Bitonio has some of the foot skills of any blocker in this year’s draft class, allowing him to keep up with speed rushers in pass protection and pick up run blocks in space. His limited size makes him best suited to kick inside from tackle to guard, but he could struggle to win with power inside.

85. Brandon Thomas, OT/G, Clemson

A prospect on the rise before tearing his ACL in a pre-draft workout, Thomas is an athletic offensive lineman who has great hand strength and long arms. He has some issues with outside speed rushers and is best suited for a move inside to guard, but he shows enough pass-blocking ability to hold his own at tackle. A team willing to wait out a potential medical redshirt year could end up with a skilled, versatile offensive lineman.

86. Pierre Desir, CB, Lindenwood

A 6’1” cornerback with good strength and great ball skills, Desir fits the NFL’s calling card for increasing height and length at his position. The jump in competition from Division II to the NFL is a steep one, but he has an intriguing skill set and starting potential.

87. Bruce Ellington, WR, South Carolina

An explosive athlete who also starred as a point guard on South Carolina’s basketball team, Ellington has impressive downfield speed and is shifty in space. He is a raw talent who has the potential to improve significantly as a full-time football player, and has the skill set to be a dynamic slot receiver and return specialist.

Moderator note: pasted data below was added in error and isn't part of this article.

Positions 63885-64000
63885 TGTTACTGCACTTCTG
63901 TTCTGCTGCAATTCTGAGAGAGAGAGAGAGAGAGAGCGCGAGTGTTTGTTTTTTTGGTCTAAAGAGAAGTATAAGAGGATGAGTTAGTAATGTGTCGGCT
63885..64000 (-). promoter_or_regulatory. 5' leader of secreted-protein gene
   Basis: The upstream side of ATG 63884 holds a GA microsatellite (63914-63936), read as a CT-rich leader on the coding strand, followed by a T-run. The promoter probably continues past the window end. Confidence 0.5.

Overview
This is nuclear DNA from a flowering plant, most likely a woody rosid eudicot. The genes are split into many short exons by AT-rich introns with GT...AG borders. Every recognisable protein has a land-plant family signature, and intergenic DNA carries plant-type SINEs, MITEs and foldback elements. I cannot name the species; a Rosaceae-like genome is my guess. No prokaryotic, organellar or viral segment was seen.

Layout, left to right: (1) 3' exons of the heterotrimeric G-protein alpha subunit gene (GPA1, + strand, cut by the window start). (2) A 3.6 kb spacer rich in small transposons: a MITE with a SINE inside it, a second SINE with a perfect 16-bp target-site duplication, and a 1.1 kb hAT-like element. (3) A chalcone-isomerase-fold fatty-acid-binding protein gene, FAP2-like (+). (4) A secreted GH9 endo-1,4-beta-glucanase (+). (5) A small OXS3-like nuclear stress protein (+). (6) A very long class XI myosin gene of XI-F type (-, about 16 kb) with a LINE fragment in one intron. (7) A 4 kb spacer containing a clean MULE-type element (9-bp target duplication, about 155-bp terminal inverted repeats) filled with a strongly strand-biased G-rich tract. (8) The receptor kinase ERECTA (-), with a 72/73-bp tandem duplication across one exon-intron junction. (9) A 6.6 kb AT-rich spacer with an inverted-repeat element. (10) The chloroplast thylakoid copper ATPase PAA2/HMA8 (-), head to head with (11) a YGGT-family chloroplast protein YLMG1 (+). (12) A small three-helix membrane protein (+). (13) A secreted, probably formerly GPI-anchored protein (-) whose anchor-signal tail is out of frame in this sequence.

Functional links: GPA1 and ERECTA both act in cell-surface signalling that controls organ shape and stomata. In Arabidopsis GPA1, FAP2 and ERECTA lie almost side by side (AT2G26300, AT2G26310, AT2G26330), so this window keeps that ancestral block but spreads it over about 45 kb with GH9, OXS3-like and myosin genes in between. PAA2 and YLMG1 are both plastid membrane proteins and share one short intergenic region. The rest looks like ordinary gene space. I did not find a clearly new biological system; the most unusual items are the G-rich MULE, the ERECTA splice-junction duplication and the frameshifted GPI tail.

88. Tre Mason, RB, Auburn

One of a number of breakout stars in Auburn’s run to the national championship game, Mason is a compact runner who has a good burst out of the backfield, finds running lanes well and can bounce off of contact. A durable workhorse with good size and athleticism, Mason should be able to produce in a running back rotation at the next level.

89. Keith McGill, CB/S, Utah

McGill is already 25 years old and still a raw talent, but at 6’3” and 211 pounds with explosive athleticism, the Utah cornerback has huge physical upside while going to a league where teams are increasingly searching for big, tall cornerbacks.

90. Timmy Jernigan, DT, Florida State

Jernigan is an active, athletic defensive tackle who was a disruptive force on the Florida State defense in its national championship run this past season, but he doesn’t project particularly well to any role at the next level. He has limited burst for a 3-technique penetrator, is undersized for a nose tackle and lacks the length to be a 5-technique defensive end.

91. Ja’Wuan James, OT, Tennessee

A four-year collegiate starter at right tackle, James has an ideal combination of size, length and power. He can engulf defenders with his size and win with his strength, but he is a heavy-footed athlete who doesn’t make many blocks in space.

92. Jackson Jeffcoat, DE, Texas